Coffee: Is It Really Bad for You?

Coffee: Is It Really Bad for You?


The coffee shop industry in America alone has an average of a $12 billion annual revenue and it’s expected to drastically increase by the year 2020. With nearly two-thirds of Americans drinking an average of 3.13 cups each day it may come to a surprise that the sweetness in the cups can actually become an addiction.

It isn’t the various brews that Americans become addicted to, that is only personal preference. What is truly addicting is one of the most accepted drugs around the world – caffeine. Although the average person consumes nearly three grams of caffeine daily in coffee alone, caffeine is also found in several products such as soda, tea, energy drinks, and various candies.

As described by, caffeine is a stimulant drug. This means that it directly affects the central nervous system, sending it into overdrive to send messages back and forth in your body. Hence, why it makes people more active. Although caffeine may make you more alert, it increases restlessness, dizziness, anxiety, dehydration.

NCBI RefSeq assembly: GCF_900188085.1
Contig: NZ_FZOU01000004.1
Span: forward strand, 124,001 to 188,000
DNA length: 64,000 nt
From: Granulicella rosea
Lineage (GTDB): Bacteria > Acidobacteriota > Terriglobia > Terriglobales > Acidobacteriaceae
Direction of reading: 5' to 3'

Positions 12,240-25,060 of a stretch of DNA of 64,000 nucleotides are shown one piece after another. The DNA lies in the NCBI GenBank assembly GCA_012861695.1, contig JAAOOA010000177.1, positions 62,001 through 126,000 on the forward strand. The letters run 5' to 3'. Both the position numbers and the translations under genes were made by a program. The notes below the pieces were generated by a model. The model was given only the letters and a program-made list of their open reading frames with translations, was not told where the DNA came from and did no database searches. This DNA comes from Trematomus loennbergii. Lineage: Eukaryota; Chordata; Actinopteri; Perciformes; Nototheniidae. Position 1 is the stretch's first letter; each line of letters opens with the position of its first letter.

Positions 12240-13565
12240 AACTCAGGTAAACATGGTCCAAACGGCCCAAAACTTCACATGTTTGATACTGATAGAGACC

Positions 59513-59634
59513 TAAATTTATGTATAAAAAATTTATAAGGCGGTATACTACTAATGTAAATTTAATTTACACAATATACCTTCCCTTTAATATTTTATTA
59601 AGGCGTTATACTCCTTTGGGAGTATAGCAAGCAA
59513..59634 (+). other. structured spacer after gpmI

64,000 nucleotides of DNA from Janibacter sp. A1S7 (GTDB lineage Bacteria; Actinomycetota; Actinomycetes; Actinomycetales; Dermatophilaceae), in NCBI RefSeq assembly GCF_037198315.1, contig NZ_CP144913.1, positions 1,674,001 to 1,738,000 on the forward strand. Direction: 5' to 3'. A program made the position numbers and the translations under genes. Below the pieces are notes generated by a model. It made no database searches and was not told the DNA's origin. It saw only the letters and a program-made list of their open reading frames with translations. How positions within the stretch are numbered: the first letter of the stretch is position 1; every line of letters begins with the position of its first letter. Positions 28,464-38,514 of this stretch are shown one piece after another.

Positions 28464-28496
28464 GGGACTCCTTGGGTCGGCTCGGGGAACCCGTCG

Along with this, it is known to create a faster heart rate, a higher body temperature, stomach pain and a lack of concentration. These are only some of the short term effects. In addition, those who drink caffeine daily are more likely to experience seizures, muscle tremor, difficulty sleeping, irregular heart rate along with other long term effects.

Drinking coffee has been proven to to help reduce risk of Alzheimer’s, dementia, oral cancers and even strokes in adults over 40. However, it may not be in a teens’ best interest to begin consuming heavy amounts of caffeine in their daily diet.